> > second polygon. Intersect that with the third,
> > and repeat with the fourth circle. This is fine, as
> > long as there is any finite overall intersection.
> >
> > However, the probability is reasonable that the
> > intersection of 4 circles is the null set.
> >
> > John
>
> yes,four circles n radii is known.....all are different radii also......can u tell me the algorithm for it......i must find center for the intersection area also..........i hav an image to show the intersection area made by four circle but i don know how to post it.....recommend any site to post pic for view......

Ok, if the radii are known, then just do this. We
know the equations of each circle.

(x - x1)^2 + (y-y1)^2 = R1^2
(x - x2)^2 + (y-y2)^2 = R2^2
(x - x3)^2 + (y-y3)^2 = R3^2
(x - x4)^2 + (y-y4)^2 = R4^2

Subtract one from the rest. Thus

2*(x2 - x1)*x + 2*(y2 - y1)*y = R2^2 - R1^2 + x1^2 - x2^2
2*(x3 - x1)*x + 2*(y3 - y1)*y = R3^2 - R1^2 + x1^2 - x3^2
2*(x4 - x1)*x + 2*(y4 - y1)*y = R4^2 - R1^2 + x1^2 - x4^2

This is a linear system of 3 equations in the two
unknowns (x,y). Solve using backslash.

A = 2*[(x2 - x1),(y2 - y1);(x3 - x1),(y3 - y1);(x4 - x1),(y4 - y1)];
rhs = [R2^2 - R1^2 + x1^2 - x2^2; ...
         R3^2 - R1^2 + x1^2 - x3^2; ...
         R4^2 - R1^2 + x1^2 - x4^2];

xy = A\rhs

This is an estimate of the center coordinates.

HTH,
John

Subject: circle intersection help

From: John D'Errico

Date: 26 Feb, 2009 13:12:01

Message: 8 of 28

"John D'Errico" <woodchips@rochester.rr.com> wrote in message <go6369$do2$1@fred.mathworks.com>...

> Ok, if the radii are known, then just do this. We
> know the equations of each circle.
>
> (x - x1)^2 + (y-y1)^2 = R1^2
> (x - x2)^2 + (y-y2)^2 = R2^2
> (x - x3)^2 + (y-y3)^2 = R3^2
> (x - x4)^2 + (y-y4)^2 = R4^2
>
> Subtract one from the rest. Thus
>
> 2*(x2 - x1)*x + 2*(y2 - y1)*y = R2^2 - R1^2 + x1^2 - x2^2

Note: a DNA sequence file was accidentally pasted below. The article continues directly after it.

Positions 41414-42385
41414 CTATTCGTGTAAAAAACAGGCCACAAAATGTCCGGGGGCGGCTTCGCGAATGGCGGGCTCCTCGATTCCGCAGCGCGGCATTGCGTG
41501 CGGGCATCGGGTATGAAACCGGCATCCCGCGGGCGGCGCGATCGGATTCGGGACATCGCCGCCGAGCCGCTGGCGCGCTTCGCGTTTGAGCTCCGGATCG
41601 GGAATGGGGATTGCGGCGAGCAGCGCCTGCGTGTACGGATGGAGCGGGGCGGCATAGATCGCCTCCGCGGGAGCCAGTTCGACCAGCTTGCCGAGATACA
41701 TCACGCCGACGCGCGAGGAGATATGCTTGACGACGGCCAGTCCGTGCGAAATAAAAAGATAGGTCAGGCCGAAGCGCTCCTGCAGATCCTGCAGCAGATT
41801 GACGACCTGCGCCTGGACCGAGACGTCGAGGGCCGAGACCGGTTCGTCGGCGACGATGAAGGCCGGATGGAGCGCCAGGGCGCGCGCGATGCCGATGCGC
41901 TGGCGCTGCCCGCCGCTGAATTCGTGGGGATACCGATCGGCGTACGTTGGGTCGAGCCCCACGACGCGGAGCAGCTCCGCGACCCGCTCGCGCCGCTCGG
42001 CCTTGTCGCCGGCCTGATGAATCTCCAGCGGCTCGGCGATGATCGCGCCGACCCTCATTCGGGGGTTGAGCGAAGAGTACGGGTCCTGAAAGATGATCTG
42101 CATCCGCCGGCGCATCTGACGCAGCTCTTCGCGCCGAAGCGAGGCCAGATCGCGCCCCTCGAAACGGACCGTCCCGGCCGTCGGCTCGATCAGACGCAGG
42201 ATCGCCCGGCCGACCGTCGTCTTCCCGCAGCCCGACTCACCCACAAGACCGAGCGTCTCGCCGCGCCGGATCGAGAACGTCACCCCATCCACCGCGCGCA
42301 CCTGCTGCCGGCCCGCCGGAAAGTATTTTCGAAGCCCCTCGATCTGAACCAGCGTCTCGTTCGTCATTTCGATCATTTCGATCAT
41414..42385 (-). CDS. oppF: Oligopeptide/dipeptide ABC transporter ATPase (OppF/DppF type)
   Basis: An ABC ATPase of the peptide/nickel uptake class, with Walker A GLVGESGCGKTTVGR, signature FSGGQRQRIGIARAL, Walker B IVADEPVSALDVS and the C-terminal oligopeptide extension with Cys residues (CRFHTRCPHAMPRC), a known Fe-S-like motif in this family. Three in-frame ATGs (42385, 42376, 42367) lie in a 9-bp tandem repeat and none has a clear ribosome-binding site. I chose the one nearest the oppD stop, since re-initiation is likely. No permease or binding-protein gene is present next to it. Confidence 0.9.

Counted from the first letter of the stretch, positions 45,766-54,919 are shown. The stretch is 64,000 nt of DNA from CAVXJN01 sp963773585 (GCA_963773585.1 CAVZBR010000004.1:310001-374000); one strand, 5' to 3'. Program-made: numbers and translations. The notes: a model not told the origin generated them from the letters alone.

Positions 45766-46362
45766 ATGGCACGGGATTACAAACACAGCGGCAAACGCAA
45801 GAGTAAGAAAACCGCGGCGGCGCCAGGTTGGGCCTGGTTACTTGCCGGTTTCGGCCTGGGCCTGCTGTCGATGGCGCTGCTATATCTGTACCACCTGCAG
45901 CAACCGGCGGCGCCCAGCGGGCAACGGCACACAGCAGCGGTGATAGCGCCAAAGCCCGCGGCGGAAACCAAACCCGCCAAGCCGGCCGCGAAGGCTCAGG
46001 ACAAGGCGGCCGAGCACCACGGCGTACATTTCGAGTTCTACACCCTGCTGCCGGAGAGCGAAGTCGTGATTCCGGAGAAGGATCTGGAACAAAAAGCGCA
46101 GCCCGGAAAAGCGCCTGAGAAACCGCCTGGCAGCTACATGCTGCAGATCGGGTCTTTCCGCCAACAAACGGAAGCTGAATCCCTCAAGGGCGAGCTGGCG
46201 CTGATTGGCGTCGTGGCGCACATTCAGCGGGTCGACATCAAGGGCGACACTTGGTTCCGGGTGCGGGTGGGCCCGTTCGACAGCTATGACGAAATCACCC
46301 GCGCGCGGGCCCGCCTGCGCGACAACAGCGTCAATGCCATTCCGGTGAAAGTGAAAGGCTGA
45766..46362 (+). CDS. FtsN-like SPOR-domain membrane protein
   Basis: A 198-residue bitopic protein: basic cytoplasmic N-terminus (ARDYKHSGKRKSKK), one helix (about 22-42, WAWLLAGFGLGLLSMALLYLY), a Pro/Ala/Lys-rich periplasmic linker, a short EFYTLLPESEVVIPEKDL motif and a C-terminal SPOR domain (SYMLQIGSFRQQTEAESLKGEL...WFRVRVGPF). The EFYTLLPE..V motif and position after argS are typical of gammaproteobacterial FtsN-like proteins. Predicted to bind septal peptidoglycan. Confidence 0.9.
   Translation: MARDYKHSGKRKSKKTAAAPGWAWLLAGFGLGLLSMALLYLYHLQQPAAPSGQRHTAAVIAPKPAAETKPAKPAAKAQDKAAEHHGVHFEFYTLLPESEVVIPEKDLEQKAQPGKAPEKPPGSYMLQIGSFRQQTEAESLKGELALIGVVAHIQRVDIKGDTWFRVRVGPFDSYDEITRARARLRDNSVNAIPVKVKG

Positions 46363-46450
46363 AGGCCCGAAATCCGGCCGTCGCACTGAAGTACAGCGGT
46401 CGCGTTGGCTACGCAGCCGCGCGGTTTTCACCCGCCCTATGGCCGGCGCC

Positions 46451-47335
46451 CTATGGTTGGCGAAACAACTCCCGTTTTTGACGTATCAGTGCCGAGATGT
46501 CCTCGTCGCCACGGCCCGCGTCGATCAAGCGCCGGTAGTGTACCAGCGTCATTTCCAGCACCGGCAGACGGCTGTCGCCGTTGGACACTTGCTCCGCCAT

> 2*(x3 - x1)*x + 2*(y3 - y1)*y = R3^2 - R1^2 + x1^2 - x3^2
> 2*(x4 - x1)*x + 2*(y4 - y1)*y = R4^2 - R1^2 + x1^2 - x4^2
>
> This is a linear system of 3 equations in the two
> unknowns (x,y). Solve using backslash.
>
> A = 2*[(x2 - x1),(y2 - y1);(x3 - x1),(y3 - y1);(x4 - x1),(y4 - y1)];
> rhs = [R2^2 - R1^2 + x1^2 - x2^2; ...
> R3^2 - R1^2 + x1^2 - x3^2; ...
> R4^2 - R1^2 + x1^2 - x4^2];

Sorry. I left out one part of this, obviously
as an exercise for the student.

rhs = [R2^2 - R1^2 + x1^2 - x2^2 + y1^2 - y2^2; ...
         R3^2 - R1^2 + x1^2 - x3^2 + y1^2 - y3^2; ...
         R4^2 - R1^2 + x1^2 - x4^2 + y1^2 - y4^2];

John

Subject: circle intersection help

From: bala

Date: 26 Feb, 2009 13:13:02

Message: 9 of 28

"us " <us@neurol.unizh.ch> wrote in message <go629m$dum$1@fred.mathworks.com>...
> "bala"
> > i hav an image to show the intersection area made by four circle but i don know how to post it... recommend any site to post pic for view...
>
> one of the many possibilities
>
> http://picasaweb.google.com
>
> us


http://picasaweb.google.com/lh/photo/xQ70r3BK0FkzA7okcheNDw?authkey=_sKc4mJ_WLk&feat=directlink

this is link....u can see it
thanks for reply
i trying wat u hav given.......i cannot understand the method or principle behind it......
would u explain it to me or any article which explain about it....

thanks,

bala

Subject: circle intersection help

From: John D'Errico

Date: 26 Feb, 2009 14:02:31

Message: 10 of 28